Another Wisconsin deer hunt has passed, and I am free (more or less) to roam in the woods again.
When I was a kid, stories of deer hunting scared me to death. My friends told stories of older relatives drunk off their butts and running around the woods shooting repeatedly at something that looked like a deer. Sounded like chaos to me. Deer hunting in Wisconsin has become statistically much safer, if not safe.
There were only eight "incidents" this year with the one fatality being self-inflicted. A couple of elk were accidentally shot. An elk is much, much larger than a deer, but apparently two people thought they were shooting the biggest whitetail doe ever.
The most concerning incident to me is that a young woman hiker was shot in the thigh on the Ice Age Trail. The hunter thought she was a deer. These are the events that keep me indoors during the main gun deer season.
This week I was back at Gibraltar Rock. Between the cold morning and people slow to return to the woods after deer season, the trail and parking lots were completely empty during this week's hike there.
This is actually one of my favorite times of year to hike. Overnight freezing temperatures firm up the ground without making it slippery. Most of the casual hikers don't venture out and don't know what they're missing.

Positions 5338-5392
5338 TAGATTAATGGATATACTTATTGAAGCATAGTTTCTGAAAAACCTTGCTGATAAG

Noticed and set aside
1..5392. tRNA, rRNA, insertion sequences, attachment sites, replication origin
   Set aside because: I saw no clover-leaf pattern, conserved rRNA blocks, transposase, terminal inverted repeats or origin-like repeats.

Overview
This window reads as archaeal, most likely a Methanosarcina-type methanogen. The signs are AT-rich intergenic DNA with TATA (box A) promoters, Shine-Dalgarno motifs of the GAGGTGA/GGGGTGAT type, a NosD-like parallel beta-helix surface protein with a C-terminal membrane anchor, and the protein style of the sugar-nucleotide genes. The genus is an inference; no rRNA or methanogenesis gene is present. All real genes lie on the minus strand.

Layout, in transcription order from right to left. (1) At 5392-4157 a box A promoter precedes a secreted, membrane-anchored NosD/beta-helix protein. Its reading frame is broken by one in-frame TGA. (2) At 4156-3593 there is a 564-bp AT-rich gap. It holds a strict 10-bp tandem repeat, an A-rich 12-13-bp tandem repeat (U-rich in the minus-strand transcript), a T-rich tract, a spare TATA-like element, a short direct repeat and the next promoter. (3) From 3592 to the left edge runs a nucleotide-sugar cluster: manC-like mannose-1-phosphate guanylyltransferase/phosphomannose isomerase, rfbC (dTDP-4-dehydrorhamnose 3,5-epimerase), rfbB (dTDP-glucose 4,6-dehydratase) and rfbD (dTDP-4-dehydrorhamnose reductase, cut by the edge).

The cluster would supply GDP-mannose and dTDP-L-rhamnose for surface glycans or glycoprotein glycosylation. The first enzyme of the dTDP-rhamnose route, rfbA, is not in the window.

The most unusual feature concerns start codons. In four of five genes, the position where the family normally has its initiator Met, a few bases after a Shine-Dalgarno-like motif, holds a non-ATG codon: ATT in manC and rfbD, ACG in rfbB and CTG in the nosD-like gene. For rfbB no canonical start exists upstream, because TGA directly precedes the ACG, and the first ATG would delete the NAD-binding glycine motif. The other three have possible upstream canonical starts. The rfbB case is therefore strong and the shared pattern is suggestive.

At home, we started and finished a new reading project. Justin was talking about something he heard about life in Siberia. I suggested that he read "One Day in the Life of Ivan Denisovich" by Aleksandr Solzhenitsyn. Justin isn't a big recreational reader, so we took it on as a family project. Each night, Julia, Justin and I would take turns reading six pages aloud. It took about a little over a month with a few days off.
For those not familiar with the book, it's a novel based upon Solzhenitsyn's own work camp experiences in Siberia. It focuses upon exactly one day from eyes open to eyes closed. I read the book in high school under the careful scrutiny of my social studies teacher, Mrs. Ivonavitch, but I think I got a lot more out of it now as a voluntary read.
It's a good book for the pandemic because the main character's focus is just on surviving in very difficult conditions. There's absolutely nothing anyone would call exciting going on in the main character's life. Just completing ordinary tasks becomes an exceptional challenge. A crust of bread, thin fish soup with bones, laying brick, a fellow prisoner's bit of tobacco. These were the subjects for our daily read.
After finishing a book like that, one can't help but re-examine the small tasks that form the routines of daily life. This week, I focused on making fried eggs in a new way. My daughter and I love eggs over easy. Juicy yolks for toast dipping. Flipping the egg is the big moment. A broken yolk means no yolk for dipping.
Somewhere in my internet readings, I came across a French chef's video explaining how he fried an egg. He casually melted a little butter in a pan. Turned the heat to low. Cracked the eggs into the pan. Flicked a few drops of water across the eggs and covered with a lid. The water turns to steam and helps to cook the tops of the yolks. When there's barely a thin white membrane covering the yellow yolks, it's time to easily slide the eggs from the pan to the plate without need for a flip.
The result is a soft rounded white and a never-broken juicy yolk.
Speaking of Allie, she is settling into her new San Francisco sublet apartment and making us all jealous with photos from sunrise walks before work.